Charging time (sec) 6268 2852 2616 2395 2614

Discharged cap. (%) 100 87.65 84.10 81.89 85.02

MCPI results 0.250 0.284 0.364 0.401 0.625

Figure 13. Obtained MCPI results of five tested algorithms.

Figure 14. Comparison of cycle life test between the proposed charger and the CC-CV method.

6. Conclusions

In this study, a FLC-based five-stage Li-ion battery charger is first proposed. Based on an obtained optimal five-stage charging current setting value, the proposed charger integrates a FLC to fine-tune the charging current according to the battery temperature. Comparing with the conventional CC-CV and five-stage CC charging methods, the proposed charger is capable of charging the Li-ion batteries with shorter charging time, higher charging efficiency and lower temperature rise. To further improve the performance of the proposed charger, a fuzzy-based Taguchi method is utilized. The fuzzy-based Taguchi method can obtain the optimal output MFs in only 54 experimental tests. According to the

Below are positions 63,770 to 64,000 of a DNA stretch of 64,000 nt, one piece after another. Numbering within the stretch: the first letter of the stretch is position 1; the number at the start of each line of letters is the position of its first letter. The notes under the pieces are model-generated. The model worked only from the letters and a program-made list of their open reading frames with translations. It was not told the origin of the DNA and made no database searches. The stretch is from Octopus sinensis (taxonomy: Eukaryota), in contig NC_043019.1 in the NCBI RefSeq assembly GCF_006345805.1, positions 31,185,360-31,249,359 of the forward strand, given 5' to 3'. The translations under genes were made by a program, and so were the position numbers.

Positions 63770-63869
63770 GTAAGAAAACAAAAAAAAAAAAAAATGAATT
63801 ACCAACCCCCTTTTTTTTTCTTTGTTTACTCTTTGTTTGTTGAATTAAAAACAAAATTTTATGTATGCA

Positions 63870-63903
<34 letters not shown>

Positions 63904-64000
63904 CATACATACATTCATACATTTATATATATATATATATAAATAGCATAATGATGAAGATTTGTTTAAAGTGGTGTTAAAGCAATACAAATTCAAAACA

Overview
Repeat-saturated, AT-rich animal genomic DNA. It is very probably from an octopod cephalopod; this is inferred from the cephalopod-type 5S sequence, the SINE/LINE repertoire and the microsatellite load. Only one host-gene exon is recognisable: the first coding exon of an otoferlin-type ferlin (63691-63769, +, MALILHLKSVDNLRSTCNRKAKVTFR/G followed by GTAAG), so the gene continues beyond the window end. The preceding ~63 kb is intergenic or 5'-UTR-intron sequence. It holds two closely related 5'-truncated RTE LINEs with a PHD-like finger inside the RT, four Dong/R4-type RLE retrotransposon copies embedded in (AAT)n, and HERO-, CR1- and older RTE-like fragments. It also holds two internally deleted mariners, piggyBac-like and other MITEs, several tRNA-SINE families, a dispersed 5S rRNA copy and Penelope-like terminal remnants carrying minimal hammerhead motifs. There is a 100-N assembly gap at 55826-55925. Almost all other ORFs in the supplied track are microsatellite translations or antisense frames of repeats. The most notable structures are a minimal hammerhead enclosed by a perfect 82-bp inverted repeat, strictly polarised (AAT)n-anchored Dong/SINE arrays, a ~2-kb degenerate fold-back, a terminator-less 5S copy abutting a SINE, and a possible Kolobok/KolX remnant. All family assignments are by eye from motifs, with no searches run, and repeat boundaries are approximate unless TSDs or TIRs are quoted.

experimental results, the performance characteristics such as the charging time, the charged capacity

and the temperature rise can simultaneously be considered and improved through this approach.

Comparing with the conventional CC-CV method, the charging time, the charging efficiency, average

temperature rise and the obtained cycle life of the Li-ion battery are improved by about 58.3%, 1.65%,

26.7% and 59.3%, respectively.